Happy Poskita, and the answer to the quiz is . . .
Bronze Age Ireland . . . County Kerry
What is obviously a Native American flint sword from the Southeastern United States and classically shaped Deptford Style Pottery from the Deptford Site in Savannah, GA are actually artifacts produced by the aboriginal people of Southwest Ireland – The Late Bell Beaker Culture.
If County Kerry sounds familiar, a couple of years ago the People of One Fire ran a series of articles on the petroglyphic boulders in the North Georgia Gold Belt. All, except the one at Track Rock Gap, are extremely similar or identical to petroglyphic boulders found in the southwest corner of Ireland . . . County Kerry . . . and of all places, Ven Island in the Oresund Channel between Denmark and Sweden. Ven was a Copper and Bronze Age marketing center of the Gamla Folk, who lived in Scandinavia before the Scandinavians.
The aboriginal people of Ireland looked very different than the majority of Irish today, whose ancestors came from the British Isles and ultimately eastern Europe. The Irish Natives had black hair, bronze skin, non-European faces and were expert seamen. They also mined large copper deposits in southwestern Ireland and sold it to the world, while still making stone tools and weapons for themselves. They were pushed out of Ireland by newcomers bearing iron weapons, who looked like the modern Irish, except for those remnant mixed-heritage people, we now call the Black Irish. The newcomers called the Natives, Ciarraighe, which was eventually Anglicized by their English overlords to Kerry. The Natives called themselves the “Water People” or “Sea People.”
The kinsmen of the Ciarraighe to the northeast were called the Osraighe or Deer People. They developed a dairy deer and made cheese from deer milk. Remember the “preposterous” story early Spanish explorers told of the Duhare people near the mouth of the Savannah River, who lived like Indians, except that they raised dairy deer and domesticated waterfowl? Du’h’aire was the pre-Medieval Gaelic word for Ireland.
Over a century ago, Smithsonian archaeologists excavated enigmatic stone ruins at the edge of the Blue Ridge Mountains in western North Carolina. They consisted of stone beehive tombs like the one in County Kerry, pictured above. Several tombs contained Caucasian skeletons. Nearby they found smelters where copper ore had been processed into copper, but also found what appeared to be iron tools. The dig was well documented, but completely ignored by North Carolina academicians today.
More recently, in 1937 Smithsonian archaeologist, James Ford, was dispatched to the mouth of the Altamaha River in SE Georgia to determine the eligibility of Santo Domingo State Park becoming a national park. In test pits, he found 16th century European detritus, PLUS bronze axes, wedges, daggers and a sword. He naively interpreted the bronze artifacts as being discarded by Spanish soldiers. They were put on display in the Santo Domingo Park Museum during World War II, but the State of Georgia closed the park in 1947, because the Smithsonian sent it a letter stating that there was nothing of significance there. No one knows what happened to the artifacts, Ford unearthed.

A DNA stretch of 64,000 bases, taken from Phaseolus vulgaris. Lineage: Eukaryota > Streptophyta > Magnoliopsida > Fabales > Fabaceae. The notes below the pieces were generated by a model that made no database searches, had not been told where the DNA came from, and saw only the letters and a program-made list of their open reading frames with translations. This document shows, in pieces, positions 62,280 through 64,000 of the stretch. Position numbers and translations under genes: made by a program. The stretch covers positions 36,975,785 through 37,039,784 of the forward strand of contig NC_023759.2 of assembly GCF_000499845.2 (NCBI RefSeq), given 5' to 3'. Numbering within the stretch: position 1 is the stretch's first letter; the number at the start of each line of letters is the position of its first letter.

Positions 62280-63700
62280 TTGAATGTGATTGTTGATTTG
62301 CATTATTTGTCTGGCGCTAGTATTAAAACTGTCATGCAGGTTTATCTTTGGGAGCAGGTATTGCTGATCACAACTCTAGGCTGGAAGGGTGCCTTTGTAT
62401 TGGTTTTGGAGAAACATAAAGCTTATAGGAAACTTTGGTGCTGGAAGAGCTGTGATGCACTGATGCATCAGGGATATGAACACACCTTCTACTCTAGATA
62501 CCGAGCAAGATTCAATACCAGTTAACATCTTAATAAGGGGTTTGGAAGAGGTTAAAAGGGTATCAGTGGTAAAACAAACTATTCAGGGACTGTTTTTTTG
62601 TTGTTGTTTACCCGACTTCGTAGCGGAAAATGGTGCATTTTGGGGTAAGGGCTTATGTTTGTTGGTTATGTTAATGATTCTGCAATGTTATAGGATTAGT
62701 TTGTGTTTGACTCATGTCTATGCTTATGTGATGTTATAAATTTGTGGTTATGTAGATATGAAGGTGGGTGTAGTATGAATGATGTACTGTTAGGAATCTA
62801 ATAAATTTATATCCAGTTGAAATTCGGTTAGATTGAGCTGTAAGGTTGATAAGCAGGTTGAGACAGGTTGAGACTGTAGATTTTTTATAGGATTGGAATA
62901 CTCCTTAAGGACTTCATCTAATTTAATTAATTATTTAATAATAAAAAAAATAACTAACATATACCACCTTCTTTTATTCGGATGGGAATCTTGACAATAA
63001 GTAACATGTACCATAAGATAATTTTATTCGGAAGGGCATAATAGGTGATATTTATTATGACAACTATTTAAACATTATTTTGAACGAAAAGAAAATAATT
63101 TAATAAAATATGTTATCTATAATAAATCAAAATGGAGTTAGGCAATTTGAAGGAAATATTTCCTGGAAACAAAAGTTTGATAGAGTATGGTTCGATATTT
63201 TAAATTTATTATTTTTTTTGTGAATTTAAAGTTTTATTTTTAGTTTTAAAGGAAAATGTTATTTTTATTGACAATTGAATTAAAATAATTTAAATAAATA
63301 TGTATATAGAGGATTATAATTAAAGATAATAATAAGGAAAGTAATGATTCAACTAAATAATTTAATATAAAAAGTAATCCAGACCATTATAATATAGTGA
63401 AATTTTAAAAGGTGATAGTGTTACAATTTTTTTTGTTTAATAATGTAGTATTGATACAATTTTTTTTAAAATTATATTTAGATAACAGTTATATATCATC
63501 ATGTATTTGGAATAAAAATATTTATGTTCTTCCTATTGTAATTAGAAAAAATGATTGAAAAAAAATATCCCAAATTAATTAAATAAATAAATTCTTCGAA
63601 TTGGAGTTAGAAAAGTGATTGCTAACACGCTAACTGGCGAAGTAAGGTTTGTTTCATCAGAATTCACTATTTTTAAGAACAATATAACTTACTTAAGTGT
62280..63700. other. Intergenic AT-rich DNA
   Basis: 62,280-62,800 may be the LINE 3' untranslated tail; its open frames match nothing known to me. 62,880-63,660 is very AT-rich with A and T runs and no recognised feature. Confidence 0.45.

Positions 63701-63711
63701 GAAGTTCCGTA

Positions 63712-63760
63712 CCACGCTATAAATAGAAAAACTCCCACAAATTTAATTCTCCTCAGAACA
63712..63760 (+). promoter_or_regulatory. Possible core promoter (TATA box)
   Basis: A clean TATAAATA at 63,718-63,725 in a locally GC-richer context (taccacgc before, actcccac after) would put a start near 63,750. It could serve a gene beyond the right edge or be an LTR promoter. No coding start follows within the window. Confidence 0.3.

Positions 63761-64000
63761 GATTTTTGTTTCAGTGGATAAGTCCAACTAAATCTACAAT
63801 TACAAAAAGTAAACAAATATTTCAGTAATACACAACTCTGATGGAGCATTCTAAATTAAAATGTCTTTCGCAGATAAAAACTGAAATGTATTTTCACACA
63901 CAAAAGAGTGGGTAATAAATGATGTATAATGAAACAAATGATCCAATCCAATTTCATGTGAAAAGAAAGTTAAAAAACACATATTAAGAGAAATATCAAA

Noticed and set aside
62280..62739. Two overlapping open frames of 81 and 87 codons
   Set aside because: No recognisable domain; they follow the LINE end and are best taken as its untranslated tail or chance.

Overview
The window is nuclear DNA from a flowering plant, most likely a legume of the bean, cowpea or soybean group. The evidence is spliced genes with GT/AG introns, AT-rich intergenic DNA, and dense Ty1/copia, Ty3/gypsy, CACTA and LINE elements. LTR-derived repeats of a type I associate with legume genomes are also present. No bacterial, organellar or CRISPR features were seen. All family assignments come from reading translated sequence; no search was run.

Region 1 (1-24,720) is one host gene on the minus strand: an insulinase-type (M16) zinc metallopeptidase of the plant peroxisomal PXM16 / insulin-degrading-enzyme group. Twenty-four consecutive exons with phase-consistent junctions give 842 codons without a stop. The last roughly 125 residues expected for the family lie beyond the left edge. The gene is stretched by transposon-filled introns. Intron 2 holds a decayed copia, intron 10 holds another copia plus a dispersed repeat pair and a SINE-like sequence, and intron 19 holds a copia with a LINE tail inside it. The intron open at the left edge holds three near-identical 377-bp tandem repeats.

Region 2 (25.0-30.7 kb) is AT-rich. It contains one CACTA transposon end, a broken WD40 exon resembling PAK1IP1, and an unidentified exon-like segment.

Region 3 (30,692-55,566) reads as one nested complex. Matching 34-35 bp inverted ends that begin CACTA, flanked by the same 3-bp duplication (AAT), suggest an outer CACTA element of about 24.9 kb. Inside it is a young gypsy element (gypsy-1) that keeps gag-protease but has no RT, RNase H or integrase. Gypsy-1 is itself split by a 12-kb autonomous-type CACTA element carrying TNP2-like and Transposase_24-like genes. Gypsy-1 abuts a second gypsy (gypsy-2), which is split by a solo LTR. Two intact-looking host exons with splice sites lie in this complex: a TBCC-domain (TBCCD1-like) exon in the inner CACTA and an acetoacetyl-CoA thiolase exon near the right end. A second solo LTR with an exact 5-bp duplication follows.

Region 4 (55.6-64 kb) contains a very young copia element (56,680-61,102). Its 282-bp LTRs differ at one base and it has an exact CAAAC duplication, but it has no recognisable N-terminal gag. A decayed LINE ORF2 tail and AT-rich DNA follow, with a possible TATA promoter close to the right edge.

By the way, the last time that “Spanish” soldiers carried bronze weapons was around 600 BC. The park also contained the ruins of what was probably Fort San Mateo and Fort Caroline from the 1560s. However, Ford did not examine the earthworks, because he assumed that “some Indians built them.”
Enigmatic words in a forgotten Native American language
During the past two months, I have become, on behalf of a client there, deeply immersed into the early history of the Lower Savannah River Basin. The simplistic “model” that anthropologists created for this region in the late 20th century, just does not “cut the mustard.” I could not believe my eyes when a read a anthropological paper jointly written in 2014 by professors from public universities in Florida, Georgia and South Carolina, which stated, “We looked up the Native American village names along the South Atlantic Coast in Cherokee and Catawba dictionaries and could not find the words. Therefore they must be from an unknown language. ” What? They can’t afford the $20 for a Creek dictionary?
Nevertheless, all but a few of these place names are from South America. Most are Panoan from Peru. However, some are Tupi-Guarani words from the Amazon Basin or Southern Arawak words, such as “ke” for people, from Ecuador and Peru.
The Euchee living along the Lower Savannah River had a very different language from those on the coastal islands, for which there is no dictionary. Even though the Euchee consider the mouth of the Savannah River as the first place they landed after crossing the ocean, the local Euchee language was different than spoken by their kinsmen elsewhere. They called their land Chikora. They called themselves, “The Water People.” Their Muskogean neighbors called their land Chikola. Don’t pay any attention to what Wikipedia says about “Chicora’s” location being far to the north.
The Savannah River Euchee word for water is “ou-e”. That’s the same word used by Muskogee speakers, but by nobody else in North America. It that is not strange enough, there was another population in the world that used the same word for water. They were those Pre-Gallic aborigines in Ireland, western Scotland and the western coast of France. The first syllable of “whiskey” comes from that word, as does the French word for water, eau.
So we have a situation in which aboriginal peoples on both sides of the Atlantic made very similar petroglyphs, pottery and flint knives, plus used the same word for “water” . . . plus called themselves the Water People. Obviously, Eastern North America’s history is quite a bit more complex than is described in high school history texts. There is much that we don’t know.
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